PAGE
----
Pilgrimage of a lifetime:  Two Boko Haram victims blessed by the Pope

“Pray for us and help us. Pray also for many women around the world, that they might gain freedom from captivity.” These were the words of Nigerian Boko Haram victim Janada Marcus, when she—along with her companion, and fellow Boko Haram captive, Maryamu Joseph—met Pope Francis March 8 after his general audience.

 Janada (22) and Maryamu (16) both suffered greatly at the hands of Boko Haram, witnessing the killing of family. Janada saw her father beheaded in front of her, killed because he refused to have sex with his daughter. Maryamu, who spent nine years as a captive of the terror group, saw her brother cut to pieces, while her sister is still in captivity.

“They put the Christians in cages, like animals,” Maryamu told ACN. “The first thing they did was forcefully convert us to Islam. … They warned us not to pray as Christians or we would be killed.” “I suffered a lot of terrible and wicked experiences,” Janada told ACN. Her father’s killers “took me to the bush and tortured me severely, emotionally, physically and mentally for six days.”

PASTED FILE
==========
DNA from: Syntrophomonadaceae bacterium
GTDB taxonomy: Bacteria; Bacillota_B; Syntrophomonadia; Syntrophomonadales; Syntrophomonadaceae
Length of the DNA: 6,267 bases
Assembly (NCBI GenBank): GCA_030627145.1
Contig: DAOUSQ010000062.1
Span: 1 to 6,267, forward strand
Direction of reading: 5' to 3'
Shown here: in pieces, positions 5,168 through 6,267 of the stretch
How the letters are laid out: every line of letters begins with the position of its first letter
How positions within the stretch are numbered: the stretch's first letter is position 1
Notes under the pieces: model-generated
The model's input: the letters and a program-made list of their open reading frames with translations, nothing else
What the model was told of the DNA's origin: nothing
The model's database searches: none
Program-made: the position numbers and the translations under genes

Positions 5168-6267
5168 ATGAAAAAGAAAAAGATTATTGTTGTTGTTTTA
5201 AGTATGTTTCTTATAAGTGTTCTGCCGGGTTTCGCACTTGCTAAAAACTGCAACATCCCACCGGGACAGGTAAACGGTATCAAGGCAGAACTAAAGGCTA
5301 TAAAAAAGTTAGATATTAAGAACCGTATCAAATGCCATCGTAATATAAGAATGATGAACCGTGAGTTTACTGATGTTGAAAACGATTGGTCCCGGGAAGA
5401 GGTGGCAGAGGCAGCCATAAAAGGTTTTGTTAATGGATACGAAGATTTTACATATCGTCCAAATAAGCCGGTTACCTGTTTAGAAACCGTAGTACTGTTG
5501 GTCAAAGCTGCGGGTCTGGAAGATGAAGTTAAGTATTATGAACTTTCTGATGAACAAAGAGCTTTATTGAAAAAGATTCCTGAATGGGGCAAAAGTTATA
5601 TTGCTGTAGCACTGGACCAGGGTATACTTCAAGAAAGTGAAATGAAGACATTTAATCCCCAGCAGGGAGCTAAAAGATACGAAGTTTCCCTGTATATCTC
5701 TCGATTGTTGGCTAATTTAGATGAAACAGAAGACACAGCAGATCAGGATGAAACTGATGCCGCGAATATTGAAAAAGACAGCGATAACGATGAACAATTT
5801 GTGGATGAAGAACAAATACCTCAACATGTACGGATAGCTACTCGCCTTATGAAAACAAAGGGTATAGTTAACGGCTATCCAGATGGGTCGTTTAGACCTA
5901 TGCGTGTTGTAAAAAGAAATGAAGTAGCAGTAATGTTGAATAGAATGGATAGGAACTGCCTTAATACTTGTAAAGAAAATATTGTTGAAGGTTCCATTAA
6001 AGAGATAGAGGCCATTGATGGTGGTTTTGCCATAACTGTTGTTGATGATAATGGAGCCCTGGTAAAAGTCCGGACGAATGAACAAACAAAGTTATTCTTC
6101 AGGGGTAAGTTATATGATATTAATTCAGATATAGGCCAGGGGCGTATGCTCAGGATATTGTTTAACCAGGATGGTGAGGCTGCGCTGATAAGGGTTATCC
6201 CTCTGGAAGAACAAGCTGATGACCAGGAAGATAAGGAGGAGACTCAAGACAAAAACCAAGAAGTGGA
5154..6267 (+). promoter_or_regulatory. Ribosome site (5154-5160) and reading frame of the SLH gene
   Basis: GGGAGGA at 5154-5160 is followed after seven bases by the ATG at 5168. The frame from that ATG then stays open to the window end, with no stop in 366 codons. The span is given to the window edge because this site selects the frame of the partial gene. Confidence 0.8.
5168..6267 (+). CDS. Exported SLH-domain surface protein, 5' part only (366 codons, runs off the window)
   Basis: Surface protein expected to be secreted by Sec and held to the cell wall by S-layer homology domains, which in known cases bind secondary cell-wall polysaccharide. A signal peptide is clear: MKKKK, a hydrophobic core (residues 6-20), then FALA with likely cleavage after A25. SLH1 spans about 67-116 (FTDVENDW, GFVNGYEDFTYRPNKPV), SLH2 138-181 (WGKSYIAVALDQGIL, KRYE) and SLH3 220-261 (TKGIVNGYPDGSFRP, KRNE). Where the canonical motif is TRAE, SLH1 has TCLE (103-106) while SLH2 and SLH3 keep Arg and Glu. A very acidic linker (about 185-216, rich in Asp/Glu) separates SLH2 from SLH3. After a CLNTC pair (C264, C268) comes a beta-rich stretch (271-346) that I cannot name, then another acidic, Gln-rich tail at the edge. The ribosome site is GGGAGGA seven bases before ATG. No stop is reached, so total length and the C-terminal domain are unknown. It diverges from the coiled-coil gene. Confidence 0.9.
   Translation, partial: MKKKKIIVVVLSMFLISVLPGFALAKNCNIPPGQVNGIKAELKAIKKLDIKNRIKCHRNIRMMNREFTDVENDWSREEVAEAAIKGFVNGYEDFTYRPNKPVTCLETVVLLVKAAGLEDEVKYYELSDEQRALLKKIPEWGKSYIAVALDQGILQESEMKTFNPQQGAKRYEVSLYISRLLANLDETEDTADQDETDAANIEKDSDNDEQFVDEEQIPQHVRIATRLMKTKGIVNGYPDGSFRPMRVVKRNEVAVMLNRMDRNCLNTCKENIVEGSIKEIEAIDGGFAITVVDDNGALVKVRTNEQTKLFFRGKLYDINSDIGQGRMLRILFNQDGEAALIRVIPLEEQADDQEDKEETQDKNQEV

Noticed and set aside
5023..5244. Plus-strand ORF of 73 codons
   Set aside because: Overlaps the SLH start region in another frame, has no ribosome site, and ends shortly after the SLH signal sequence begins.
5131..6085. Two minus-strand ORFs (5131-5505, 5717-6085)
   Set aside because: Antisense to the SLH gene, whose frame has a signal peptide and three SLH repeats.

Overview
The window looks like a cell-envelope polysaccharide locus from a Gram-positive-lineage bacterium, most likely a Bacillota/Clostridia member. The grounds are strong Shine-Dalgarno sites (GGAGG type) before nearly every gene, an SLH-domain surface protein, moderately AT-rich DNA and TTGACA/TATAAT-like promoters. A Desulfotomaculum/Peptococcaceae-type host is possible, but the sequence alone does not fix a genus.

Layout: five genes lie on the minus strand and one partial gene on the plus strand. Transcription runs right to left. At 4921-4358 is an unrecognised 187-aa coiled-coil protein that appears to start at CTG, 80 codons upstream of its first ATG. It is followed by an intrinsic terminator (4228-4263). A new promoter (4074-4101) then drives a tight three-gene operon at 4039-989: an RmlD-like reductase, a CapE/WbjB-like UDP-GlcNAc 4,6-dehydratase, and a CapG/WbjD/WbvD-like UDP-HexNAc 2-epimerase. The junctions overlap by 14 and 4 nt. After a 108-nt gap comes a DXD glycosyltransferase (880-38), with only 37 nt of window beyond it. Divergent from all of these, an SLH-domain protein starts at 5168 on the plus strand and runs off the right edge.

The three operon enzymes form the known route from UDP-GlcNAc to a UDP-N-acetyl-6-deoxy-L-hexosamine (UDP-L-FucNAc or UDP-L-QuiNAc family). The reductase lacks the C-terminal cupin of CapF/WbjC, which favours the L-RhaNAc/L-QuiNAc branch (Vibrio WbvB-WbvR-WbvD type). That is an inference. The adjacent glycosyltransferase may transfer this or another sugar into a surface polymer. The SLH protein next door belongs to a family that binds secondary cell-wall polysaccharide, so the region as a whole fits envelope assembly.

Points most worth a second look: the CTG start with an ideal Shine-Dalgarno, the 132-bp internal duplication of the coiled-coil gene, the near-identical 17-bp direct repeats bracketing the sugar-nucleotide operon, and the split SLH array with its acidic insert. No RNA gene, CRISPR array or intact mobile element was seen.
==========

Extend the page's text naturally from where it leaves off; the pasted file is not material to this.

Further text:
Aid to the Church in Need (ACN) sponsored their trip to Italy after the girls’ testimony about their experiences, recorded by an ACNUSA journalist, had brought them widespread attention.

Pope Francis blesses Janada Marcus, as Maryamu looks on (Vatican News)

They were accompanied on their journey by Father Joseph Fidelis, a priest of the Diocese of Maiduguri in Borno State, Nigeria. Father Bature, a trained psychologist, heads the diocesan trauma center, funded by ACN donors, where both women received psychological care to aid in their recovery.  Father Fidelis said both Maryamu and Janada had made steady progress in “reconnecting with the world” since their treatment began.

Referring to meeting with Pope Francis, Maryamu said she “couldn’t imagine this happening to us.” Janada called it an “out of this world” experience and said that when the Pope said he’d pray for her, she “felt different.” Using an expression of her native Hausa language, Janada said her heart was “wide and full of joy.” The Pope gave a rosary to both visitors and Maryamu expressed a desire to lean the prayer. She was taken at age 7 and had no schooling until last year. She is still learning to read and write.

Also on March 8, Janada and Maryamu met with Italian Prime Minister, Georgia Meloni, and other political dignitaries, including Italian President, Sergio Mattarella. On March 9, the two were scheduled to meet with Vatican Secretary of State Cardinal Pietro Parolin, as well as ambassadors accredited to the Holy See.

“This wonderful trip bringing Janada and Maryamu to the Vatican is an example of the Church as healer, binding the wounds of the innocent,” said Edward Clancy, director of outreach for ACNUSA. “This experience will change their lives.”

To access ACN’s collection of testimonies from victims of terror in Nigeria, please click here.